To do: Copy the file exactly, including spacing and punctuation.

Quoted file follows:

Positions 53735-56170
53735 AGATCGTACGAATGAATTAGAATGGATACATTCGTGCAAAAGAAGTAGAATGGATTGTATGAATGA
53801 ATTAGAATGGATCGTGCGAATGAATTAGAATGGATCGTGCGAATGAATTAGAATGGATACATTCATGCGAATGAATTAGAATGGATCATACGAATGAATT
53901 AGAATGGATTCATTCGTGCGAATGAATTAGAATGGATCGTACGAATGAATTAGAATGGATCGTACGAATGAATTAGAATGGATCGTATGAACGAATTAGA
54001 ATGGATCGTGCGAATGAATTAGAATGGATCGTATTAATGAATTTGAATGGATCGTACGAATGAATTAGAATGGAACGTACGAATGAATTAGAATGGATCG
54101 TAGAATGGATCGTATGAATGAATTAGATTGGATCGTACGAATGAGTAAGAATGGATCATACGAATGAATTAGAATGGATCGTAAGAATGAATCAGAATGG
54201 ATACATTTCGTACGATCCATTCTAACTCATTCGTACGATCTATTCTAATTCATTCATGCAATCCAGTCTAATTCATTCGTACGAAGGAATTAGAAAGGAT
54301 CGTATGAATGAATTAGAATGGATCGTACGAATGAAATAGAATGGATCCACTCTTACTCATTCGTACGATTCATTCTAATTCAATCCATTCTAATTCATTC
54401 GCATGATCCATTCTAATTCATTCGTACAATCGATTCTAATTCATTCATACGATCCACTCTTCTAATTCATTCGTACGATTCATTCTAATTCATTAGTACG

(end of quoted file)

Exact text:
Positions 53735-56170
53735 AGATCGTACGAATGAATTAGAATGGATACATTCGTGCAAAAGAAGTAGAATGGATTGTATGAATGA
53801 ATTAGAATGGATCGTGCGAATGAATTAGAATGGATCGTGCGAATGAATTAGAATGGATACATTCATGCGAATGAATTAGAATGGATCATACGAATGAATT
53901 AGAATGGATTCATTCGTGCGAATGAATTAGAATGGATCGTACGAATGAATTAGAATGGATCGTACGAATGAATTAGAATGGATCGTATGAACGAATTAGA
54001 ATGGATCGTGCGAATGAATTAGAATGGATCGTATTAATGAATTTGAATGGATCGTACGAATGAATTAGAATGGAACGTACGAATGAATTAGAATGGATCG
54101 TAGAATGGATCGTATGAATGAATTAGATTGGATCGTACGAATGAGTAAGAATGGATCATACGAATGAATTAGAATGGATCGTAAGAATGAATCAGAATGG
54201 ATACATTTCGTACGATCCATTCTAACTCATTCGTACGATCTATTCTAATTCATTCATGCAATCCAGTCTAATTCATTCGTACGAAGGAATTAGAAAGGAT
54301 CGTATGAATGAATTAGAATGGATCGTACGAATGAAATAGAATGGATCCACTCTTACTCATTCGTACGATTCATTCTAATTCAATCCATTCTAATTCATTC
54401 GCATGATCCATTCTAATTCATTCGTACAATCGATTCTAATTCATTCATACGATCCACTCTTCTAATTCATTCGTACGATTCATTCTAATTCATTAGTACG